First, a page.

Friday, May 21, 2010

Keeping it green

Ivey, apart from being my employer, is home to a major Canadian research center focused on Business Sustainability. As such, we take our responsibility to safeguard our environment quite seriously. We have implemented changes to our printers that have resulted in a 50% reduction in the paper used by students, our new building will be rated LEEDS Gold, we provide support for ride-sharing, plus other initiatives.

Given this spirit of sustainable business I have recently modified my email signature in order to discourage physical printing of messages that I send.



Notice the last line? It challenges the reader to think first before printing the email. I have absolutely no evidence to suggest that this makes a difference to anyone but I do know that such a message recently gave me pause. Since adding the line at the end of my signature can't hurt and might actually be beneficial I figured I'd jump on the bandwagon.

I really do encourage everyone to do the same. So how do you edit an email signature? Below is a quick synopsis on how to edit signatures using two common email readers: Microsoft Outlook and Mac Mail. Users of other mail readers can use Google for instructions on editing their signatures. Here are some links to relevant Google searches for Google GMail, Mozilla Thunderbird, Microsoft Outlook Express, Microsoft Entourage, Microsoft Hotmail (Microsoft must really want to get email right by trying it 15 different ways).

Microsoft Outlook

First a couple of caveats. One: I'm a Mac. Two: These instructions are for Office 2007.

Start Outlook and Select "Options" from the Tools menu. This will display a set of Options panels. Select the Mail Format tab.



Click the "Signatures" button and in the panel that pops up select New and enter a name.



Edit your signature like you would a mail message. Typically you include your name, your position, your company name, and contact information. Add an extra line at the bottom that reads "Do you really need to print this email? Keep it on the screen!". It's a nice touch to highlight that text and colour it green.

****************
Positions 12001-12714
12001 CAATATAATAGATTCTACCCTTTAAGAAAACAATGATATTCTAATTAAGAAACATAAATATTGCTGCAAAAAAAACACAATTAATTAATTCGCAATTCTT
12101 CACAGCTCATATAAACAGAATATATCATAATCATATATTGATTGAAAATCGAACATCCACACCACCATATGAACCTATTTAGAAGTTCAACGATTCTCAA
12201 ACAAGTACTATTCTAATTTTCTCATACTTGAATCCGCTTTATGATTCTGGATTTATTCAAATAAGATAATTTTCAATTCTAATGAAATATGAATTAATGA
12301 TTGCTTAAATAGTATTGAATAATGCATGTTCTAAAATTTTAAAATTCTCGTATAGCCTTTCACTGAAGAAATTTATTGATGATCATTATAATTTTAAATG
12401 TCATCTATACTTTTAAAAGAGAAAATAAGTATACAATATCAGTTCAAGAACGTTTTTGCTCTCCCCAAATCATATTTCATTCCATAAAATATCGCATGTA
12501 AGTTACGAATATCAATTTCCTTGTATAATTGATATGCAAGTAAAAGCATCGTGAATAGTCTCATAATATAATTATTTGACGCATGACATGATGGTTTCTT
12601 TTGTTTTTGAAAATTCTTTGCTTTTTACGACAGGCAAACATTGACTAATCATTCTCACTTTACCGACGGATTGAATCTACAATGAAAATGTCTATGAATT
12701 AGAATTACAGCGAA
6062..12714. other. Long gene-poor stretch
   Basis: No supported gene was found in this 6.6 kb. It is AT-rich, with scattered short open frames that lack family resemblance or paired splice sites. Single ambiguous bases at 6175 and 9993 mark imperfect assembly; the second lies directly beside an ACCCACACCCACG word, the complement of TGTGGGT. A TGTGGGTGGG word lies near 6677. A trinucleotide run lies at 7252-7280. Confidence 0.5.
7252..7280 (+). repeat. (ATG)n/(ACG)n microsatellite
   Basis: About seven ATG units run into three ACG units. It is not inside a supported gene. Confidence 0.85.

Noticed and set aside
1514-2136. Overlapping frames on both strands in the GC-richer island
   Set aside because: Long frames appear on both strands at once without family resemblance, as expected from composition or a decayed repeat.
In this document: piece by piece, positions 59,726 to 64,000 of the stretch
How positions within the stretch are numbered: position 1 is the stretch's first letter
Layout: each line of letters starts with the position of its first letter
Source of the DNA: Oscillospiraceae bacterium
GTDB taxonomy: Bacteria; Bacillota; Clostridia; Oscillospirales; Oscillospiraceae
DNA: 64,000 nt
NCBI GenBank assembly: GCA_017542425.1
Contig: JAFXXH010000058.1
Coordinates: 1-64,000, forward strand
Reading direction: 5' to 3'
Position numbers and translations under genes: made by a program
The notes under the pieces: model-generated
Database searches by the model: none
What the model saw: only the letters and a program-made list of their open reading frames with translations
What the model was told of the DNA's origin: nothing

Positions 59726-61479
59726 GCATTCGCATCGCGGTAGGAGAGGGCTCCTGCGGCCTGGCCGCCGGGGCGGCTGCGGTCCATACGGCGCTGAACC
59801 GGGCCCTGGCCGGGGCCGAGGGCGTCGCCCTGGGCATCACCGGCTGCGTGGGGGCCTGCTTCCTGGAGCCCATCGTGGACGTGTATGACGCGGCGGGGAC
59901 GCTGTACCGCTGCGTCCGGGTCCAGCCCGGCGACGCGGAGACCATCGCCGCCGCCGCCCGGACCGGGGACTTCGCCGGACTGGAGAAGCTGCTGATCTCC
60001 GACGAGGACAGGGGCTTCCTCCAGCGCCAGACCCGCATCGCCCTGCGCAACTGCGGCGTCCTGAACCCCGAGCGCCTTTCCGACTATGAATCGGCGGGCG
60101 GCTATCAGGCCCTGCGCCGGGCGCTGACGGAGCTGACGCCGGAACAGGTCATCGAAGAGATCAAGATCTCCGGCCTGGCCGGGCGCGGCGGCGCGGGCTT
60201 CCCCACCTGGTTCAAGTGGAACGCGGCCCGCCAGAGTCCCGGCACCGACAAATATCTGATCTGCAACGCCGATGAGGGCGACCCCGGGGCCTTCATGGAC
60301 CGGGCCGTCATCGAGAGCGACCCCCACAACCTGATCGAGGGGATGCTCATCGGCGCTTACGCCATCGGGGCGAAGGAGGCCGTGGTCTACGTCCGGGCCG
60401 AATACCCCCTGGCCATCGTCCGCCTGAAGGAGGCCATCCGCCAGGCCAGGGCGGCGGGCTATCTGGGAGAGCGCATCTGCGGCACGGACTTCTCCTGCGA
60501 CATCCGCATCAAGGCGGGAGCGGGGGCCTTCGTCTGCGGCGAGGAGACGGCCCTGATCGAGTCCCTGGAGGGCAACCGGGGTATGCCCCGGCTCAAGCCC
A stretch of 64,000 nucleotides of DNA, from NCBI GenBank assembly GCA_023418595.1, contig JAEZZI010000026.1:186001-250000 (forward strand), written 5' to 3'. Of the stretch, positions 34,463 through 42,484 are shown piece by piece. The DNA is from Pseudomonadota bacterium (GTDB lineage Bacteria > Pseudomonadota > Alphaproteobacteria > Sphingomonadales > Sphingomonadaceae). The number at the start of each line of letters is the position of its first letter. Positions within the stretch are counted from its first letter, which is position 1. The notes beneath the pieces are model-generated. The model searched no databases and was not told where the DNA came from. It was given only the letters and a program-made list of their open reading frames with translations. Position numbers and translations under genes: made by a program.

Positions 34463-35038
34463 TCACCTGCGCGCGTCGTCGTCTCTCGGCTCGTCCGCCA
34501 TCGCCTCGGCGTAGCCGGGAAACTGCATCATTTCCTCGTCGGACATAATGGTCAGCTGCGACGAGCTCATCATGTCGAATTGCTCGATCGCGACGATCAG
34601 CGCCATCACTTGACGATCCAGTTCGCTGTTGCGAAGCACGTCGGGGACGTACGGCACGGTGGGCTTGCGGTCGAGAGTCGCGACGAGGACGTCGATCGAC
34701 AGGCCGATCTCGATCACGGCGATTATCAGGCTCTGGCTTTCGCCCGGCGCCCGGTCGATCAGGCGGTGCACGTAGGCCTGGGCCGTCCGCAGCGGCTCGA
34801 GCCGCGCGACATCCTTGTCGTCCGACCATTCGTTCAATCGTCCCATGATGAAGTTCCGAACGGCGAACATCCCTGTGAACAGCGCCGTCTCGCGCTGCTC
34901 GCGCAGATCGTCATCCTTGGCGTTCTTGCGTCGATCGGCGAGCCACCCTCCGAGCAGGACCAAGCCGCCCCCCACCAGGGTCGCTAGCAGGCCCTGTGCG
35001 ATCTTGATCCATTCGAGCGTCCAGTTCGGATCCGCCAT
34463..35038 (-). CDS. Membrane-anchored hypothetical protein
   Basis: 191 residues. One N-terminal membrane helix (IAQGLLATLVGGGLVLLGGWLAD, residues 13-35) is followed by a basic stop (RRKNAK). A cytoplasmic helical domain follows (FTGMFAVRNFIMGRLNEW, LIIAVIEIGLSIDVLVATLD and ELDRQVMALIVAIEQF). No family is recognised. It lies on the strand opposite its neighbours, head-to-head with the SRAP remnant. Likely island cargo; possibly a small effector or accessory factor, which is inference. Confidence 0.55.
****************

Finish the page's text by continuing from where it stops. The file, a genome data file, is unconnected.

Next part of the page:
When you start a new message you should get your signature automatically.



For added bonus points add "Steal this signature!" either on an additional line or in parentheses and link to this blog post (http://scheyeniam.blogspot.com/2010/05/keeping-it-green.html).



Apple Mail

With Apple Mail in focus open the Preferences under Mail from the Menu or just press Command-,.



Choose "Signatures" from the Preferences panel.



Edit your signature like you would a normal mail message. Typically you include your name, your position, your company name, and contact information. Add an extra line at the bottom that reads "Do you really need to print this email? Keep it on the screen!". It's a nice touch to highlight that text and colour it green (press Command-Shift-C and select the Green of your choice). For added bonus points add "Steal this signature!" either on an additional line or in parentheses and link (by highlighting the text and pressing Command-k) to this blog post (http://scheyeniam.blogspot.com/2010/05/keeping-it-green.html).





Now when you edit a new message or reply to an existing message your signature will be included automatically. You may want to create multiple signatures for different recipients. Mail makes it easy to select between different signatures while you are composing your message.

5 comments:

Kimota94 aka Matt aka AgileMan said...

OK, first: good for you! Way to lead by example, mister!

Second: do people really print e-mails any more? Granted, I'm not working in an office environment anymore, but actually once I got a laptop at work I cut my e-mail printing down significantly. Nowadays, I use the home printer about once a quarter, at most (usually to print coupons for stores that require physical copies of them).

Peter Scheyen said...

You would be surprised at the paper used in our business. Last school year (ending in 2009) Ivey students printed over 1.2 million sheets of paper. This year that number was just under half of that which is great but still quite high.

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